Source : Jennifer Hench , ehow.com
Teaching the youngest of students, primarily the preschool age set, about the dangers and issues surrounding bullying is a complex task. Young children are just beginning to express individuality and learning the skills associated with socialization. Bullying is an issue which permeates through all ages. Because of the need to nip bullying habits early on, preschool students require lessons to help teach what bullying is, why the matter is inappropriate and how bullying can be prevented. Though reading books and having open discussions is a start, incorporating additional activities into lesson plans will help to further drive the message and issue home to young children.
No Name Calling Promise
One of the primary elements associated with preschool bullying is name calling. One lesson plan suitable for younger children is to have the entire group sit down in a circle and listen to the reasons why name calling is a form of bullying. Tell the children that name calling is unacceptable behavior and convince children to agree that being called names is not a pleasant experience. To drive home the message of the lesson, each child signs a no name calling pledge and promises not to use derogatory or mean names to describe or reference others. Hanging the pledge sheets along the walls of the room helps keep the promises in plain sight, further reminding children that name calling is not allowed.
This or That
Preschool age children are still developing language skills and assessing the true meaning of certain words. Though many children find humor in words heard through media such as radio and television, it is imperative to help children understand that using harsh words or phrases is intimidating to others. One lesson to help illustrate the point is to have a role playing scenario hosted in front of the children. Using two adults, have the adults run through examples of proper and improper ways to express feelings and sentiments. For example, one adult says 'Your hair needs brushed after being in the wind." and the other adult says "Your hair is ugly and messed up." Ask the children in room to state which version of the comment was less hurtful and have kids use their own words to explain how it makes them feel when someone says mean things to them.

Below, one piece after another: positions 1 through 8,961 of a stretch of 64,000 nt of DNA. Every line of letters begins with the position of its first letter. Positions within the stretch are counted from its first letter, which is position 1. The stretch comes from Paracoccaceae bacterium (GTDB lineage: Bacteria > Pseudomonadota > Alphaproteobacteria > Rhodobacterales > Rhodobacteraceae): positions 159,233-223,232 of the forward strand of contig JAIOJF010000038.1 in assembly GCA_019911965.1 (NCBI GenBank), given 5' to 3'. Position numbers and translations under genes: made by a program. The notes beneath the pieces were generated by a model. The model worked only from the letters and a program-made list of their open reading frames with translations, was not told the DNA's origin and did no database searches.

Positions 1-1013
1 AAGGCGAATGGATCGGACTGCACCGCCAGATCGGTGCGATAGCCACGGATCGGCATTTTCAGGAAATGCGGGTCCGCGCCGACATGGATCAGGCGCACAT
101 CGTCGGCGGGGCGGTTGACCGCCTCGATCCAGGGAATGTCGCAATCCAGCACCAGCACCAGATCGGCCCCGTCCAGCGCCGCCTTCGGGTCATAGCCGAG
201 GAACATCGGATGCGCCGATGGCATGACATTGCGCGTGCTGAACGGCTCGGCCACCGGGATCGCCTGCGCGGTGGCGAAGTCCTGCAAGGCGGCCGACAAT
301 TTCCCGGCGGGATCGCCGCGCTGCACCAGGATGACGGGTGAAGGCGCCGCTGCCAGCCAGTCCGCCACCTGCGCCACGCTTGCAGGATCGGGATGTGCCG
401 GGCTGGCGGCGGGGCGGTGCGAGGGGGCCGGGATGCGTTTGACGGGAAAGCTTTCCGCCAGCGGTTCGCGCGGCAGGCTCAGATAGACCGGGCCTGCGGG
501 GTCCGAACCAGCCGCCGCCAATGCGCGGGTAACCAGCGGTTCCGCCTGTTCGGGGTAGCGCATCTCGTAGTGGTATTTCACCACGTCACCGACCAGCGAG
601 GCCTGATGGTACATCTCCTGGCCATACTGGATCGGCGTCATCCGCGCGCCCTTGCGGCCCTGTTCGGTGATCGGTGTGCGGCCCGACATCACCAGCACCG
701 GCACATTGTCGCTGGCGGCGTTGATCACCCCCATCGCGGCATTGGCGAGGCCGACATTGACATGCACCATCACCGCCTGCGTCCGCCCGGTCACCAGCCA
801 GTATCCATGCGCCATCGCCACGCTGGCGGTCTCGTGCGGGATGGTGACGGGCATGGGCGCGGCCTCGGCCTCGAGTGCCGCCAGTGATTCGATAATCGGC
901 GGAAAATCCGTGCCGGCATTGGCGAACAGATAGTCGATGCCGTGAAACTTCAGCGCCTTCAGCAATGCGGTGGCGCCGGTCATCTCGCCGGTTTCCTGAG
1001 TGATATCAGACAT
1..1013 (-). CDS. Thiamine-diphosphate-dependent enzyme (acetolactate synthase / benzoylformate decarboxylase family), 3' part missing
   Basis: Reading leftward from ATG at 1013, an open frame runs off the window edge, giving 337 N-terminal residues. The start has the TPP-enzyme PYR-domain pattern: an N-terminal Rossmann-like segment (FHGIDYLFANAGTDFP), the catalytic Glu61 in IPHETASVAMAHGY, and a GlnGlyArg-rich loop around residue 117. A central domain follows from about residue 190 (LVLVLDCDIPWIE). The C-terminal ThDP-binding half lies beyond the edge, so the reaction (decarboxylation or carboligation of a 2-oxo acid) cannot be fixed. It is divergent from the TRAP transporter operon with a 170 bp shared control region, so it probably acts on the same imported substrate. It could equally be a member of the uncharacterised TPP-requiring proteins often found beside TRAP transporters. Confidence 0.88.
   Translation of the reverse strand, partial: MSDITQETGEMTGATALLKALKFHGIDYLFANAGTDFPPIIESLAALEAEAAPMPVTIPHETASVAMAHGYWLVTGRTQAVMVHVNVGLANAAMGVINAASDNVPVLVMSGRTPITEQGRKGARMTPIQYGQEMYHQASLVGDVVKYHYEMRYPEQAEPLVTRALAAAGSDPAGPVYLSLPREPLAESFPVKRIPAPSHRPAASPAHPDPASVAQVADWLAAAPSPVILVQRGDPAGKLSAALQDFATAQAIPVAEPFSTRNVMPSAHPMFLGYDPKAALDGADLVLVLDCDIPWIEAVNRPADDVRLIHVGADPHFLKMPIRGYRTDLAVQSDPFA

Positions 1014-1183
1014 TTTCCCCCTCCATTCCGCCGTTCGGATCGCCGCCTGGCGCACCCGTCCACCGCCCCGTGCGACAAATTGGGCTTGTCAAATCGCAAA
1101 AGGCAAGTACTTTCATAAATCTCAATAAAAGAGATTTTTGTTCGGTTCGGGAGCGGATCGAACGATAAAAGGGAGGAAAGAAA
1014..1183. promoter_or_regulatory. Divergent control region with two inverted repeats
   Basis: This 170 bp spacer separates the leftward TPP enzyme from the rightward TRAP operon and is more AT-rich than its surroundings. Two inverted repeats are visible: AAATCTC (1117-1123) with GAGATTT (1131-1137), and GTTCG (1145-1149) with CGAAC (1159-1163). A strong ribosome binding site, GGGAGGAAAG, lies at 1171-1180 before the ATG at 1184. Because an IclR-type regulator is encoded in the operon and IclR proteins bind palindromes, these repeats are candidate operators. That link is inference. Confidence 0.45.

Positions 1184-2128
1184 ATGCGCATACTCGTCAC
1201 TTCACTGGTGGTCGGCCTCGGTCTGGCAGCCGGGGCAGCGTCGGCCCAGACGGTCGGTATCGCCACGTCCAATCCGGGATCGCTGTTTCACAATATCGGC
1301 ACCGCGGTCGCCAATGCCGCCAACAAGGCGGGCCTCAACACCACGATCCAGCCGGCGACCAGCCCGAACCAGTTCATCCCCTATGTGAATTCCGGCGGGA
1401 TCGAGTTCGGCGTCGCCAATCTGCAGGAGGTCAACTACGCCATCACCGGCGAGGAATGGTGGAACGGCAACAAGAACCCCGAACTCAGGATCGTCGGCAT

Little Bear, Big Bear
A play or performance, using stuffed animals, can be a way to introduce the concept of physical bullying to preschool age children. Have adults or educators sit at the front of the class and act out a very basic performance about bullying. Have one stuffed bear be noticeably larger than the other and have just the big and little bear acting out the scene. Use a recognizable subject, such as recess or play time, to make sure young children can follow along with the story. Have the large bear steal away a ball from the small bear to set the scene. The little bear asks nicely for the ball back and the big bear refuses and begins to use name calling and pushing to bully the little bear into backing down. Discuss with the class why the big bear was acting that way and point out that the big bear was bullying the smaller bear.
Classroom Rules Chart
A visual representation, creating and decorated by the class, is one way to keep the topic of bullying centralized within the physical classroom. Have each child work with one sheet of paper and crayons. Each child draws a picture representing what constitutes bullying. You can guide children to use depictions of yelling, pushing, shoving, biting, hitting or screaming. Gather all drawings once all kids have completed the picture and write across the bottom of each sheet, in big letters, 'No Bullying." Hang the pictures around the classroom to serve as reminders as to what bullying is, why bullying is hurtful and why your class has pledged not to allow bullying. This lesson is further enhanced by explaining to children that each student is to go directly to the teacher to discuss any forms of bullying they have experienced, witnessed or participated in.